• Don't panic. Keep in mind the first few hours after an injury may not reliably indicate how severe or longstanding a concussion will be. At the same time, note that some symptoms don't appear immediately after an injury.

Concussion Recovery

If the doctor finds that your child does indeed have a concussion, it is important that you follow through with the doctor's plan for your child to recover. You will want to work with your child's school and extracurricular activities to make sure your child can take the time needed to recover. You may also want to return to this list of symptoms throughout the recovery time to see if your child is experiencing a return or increase of concussion symptoms.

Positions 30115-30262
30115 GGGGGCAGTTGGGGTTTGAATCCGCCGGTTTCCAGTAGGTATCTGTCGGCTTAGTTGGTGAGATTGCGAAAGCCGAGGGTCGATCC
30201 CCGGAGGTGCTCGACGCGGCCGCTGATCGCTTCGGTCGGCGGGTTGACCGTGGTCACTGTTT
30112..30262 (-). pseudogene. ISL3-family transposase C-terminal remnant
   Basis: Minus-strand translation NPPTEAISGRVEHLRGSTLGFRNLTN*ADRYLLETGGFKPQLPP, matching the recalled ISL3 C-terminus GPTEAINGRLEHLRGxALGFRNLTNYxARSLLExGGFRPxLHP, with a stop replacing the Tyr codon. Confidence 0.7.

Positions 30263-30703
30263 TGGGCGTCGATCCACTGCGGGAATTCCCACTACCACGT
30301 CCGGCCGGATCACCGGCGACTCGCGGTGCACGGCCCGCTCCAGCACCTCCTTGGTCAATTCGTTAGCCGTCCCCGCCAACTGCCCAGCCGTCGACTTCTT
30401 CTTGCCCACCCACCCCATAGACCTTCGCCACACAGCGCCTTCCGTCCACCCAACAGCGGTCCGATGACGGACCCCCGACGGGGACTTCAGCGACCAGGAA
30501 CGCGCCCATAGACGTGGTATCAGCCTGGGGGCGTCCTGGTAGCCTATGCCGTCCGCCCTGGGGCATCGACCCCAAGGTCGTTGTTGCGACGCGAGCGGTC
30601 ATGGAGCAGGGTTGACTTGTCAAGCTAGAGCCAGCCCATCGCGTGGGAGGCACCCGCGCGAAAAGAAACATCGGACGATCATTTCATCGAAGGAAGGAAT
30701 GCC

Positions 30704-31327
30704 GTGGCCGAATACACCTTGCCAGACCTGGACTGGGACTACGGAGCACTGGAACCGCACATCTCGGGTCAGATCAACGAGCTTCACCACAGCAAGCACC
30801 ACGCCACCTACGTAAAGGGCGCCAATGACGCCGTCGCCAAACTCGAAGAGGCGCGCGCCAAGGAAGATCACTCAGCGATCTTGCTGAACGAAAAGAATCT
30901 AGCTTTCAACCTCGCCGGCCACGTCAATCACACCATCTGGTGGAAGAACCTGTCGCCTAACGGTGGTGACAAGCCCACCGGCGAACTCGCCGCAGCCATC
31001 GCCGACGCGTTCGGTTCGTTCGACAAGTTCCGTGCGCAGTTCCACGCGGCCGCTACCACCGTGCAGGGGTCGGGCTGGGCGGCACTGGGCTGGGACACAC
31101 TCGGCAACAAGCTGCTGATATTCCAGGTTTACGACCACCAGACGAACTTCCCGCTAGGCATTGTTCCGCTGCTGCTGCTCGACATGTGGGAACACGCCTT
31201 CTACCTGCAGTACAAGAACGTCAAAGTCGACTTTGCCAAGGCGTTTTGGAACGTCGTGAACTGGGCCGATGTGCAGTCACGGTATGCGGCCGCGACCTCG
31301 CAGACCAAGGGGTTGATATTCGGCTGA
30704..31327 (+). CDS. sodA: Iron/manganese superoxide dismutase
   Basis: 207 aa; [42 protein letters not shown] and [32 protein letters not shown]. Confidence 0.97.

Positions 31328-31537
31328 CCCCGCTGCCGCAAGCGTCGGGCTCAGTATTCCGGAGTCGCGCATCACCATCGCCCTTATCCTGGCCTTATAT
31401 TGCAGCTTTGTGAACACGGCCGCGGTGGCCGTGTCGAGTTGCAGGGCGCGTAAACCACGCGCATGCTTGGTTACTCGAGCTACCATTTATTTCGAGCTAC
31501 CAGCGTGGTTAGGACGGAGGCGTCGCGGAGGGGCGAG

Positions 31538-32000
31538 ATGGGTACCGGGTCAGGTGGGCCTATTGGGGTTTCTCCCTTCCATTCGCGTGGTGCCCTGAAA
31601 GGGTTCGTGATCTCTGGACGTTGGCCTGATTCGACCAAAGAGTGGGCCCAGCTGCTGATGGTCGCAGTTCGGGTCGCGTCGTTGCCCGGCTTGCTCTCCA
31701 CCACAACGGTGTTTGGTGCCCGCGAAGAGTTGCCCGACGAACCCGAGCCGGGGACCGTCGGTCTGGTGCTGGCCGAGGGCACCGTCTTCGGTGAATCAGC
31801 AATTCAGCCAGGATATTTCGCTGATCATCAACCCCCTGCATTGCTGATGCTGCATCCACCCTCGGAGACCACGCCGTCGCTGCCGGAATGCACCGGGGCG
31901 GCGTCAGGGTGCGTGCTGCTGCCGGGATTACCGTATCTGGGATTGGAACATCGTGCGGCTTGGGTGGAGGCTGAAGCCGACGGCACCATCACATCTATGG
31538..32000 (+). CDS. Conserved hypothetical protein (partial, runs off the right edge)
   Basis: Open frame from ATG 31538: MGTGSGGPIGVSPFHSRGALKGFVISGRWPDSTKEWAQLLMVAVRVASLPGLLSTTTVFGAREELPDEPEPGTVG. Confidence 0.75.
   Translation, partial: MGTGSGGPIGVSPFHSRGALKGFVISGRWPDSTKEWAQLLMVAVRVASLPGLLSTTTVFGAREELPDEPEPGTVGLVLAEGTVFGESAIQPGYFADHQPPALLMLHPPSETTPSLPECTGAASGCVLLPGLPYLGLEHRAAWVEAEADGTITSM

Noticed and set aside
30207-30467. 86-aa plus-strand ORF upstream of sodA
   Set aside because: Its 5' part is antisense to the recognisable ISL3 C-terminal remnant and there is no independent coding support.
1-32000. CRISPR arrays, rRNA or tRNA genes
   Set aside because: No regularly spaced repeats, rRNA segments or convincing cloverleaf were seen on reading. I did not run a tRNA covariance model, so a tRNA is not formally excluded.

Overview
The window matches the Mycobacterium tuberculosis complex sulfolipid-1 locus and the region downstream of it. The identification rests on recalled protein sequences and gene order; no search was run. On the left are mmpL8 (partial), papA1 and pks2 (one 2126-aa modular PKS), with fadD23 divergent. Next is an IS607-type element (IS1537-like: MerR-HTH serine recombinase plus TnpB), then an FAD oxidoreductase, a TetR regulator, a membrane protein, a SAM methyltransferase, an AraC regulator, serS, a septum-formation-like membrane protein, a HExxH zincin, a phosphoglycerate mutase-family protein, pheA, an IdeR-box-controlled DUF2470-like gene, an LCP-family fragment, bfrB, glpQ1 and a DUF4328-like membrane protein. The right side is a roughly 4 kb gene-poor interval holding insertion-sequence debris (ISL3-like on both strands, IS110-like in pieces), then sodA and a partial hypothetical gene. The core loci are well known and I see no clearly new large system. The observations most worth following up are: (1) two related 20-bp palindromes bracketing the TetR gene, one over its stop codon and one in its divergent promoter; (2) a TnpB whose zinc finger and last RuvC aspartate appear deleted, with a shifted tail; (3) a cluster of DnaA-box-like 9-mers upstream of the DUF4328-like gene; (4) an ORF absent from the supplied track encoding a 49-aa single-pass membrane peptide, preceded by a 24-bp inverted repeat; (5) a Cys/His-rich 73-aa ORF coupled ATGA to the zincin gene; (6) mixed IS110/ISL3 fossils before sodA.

Return to Learn

Because the brain is the main organ used for learning, keep in touch with your child's school about the progress of your child's concussion recovery. Immediately after a concussion, your child's brain needs to rest. That may mean no school, homework, or screen time, per your doctor's advice.

Light cognitive activity can be reintroduced slowly if and when it does not cause symptoms to recur. Once your child can tolerate an hour of homework at home, they may be ready to return to school on a modified schedule.

Return to Play

Whether or not your child's concussion happened while playing sports, they need to limit physical activity as part of the rest and recovery process. Discuss your child's "return to play" plan with their doctor. As with cognitive activity, physical activity needs to be reintroduced slowly and carefully, while monitoring for any return of symptoms.

Concussion rest and recovery can take days or weeks. Taking the right steps is critical for your child's brain to be in the best possible shape for the rest of their life.

Risk for Future Concussions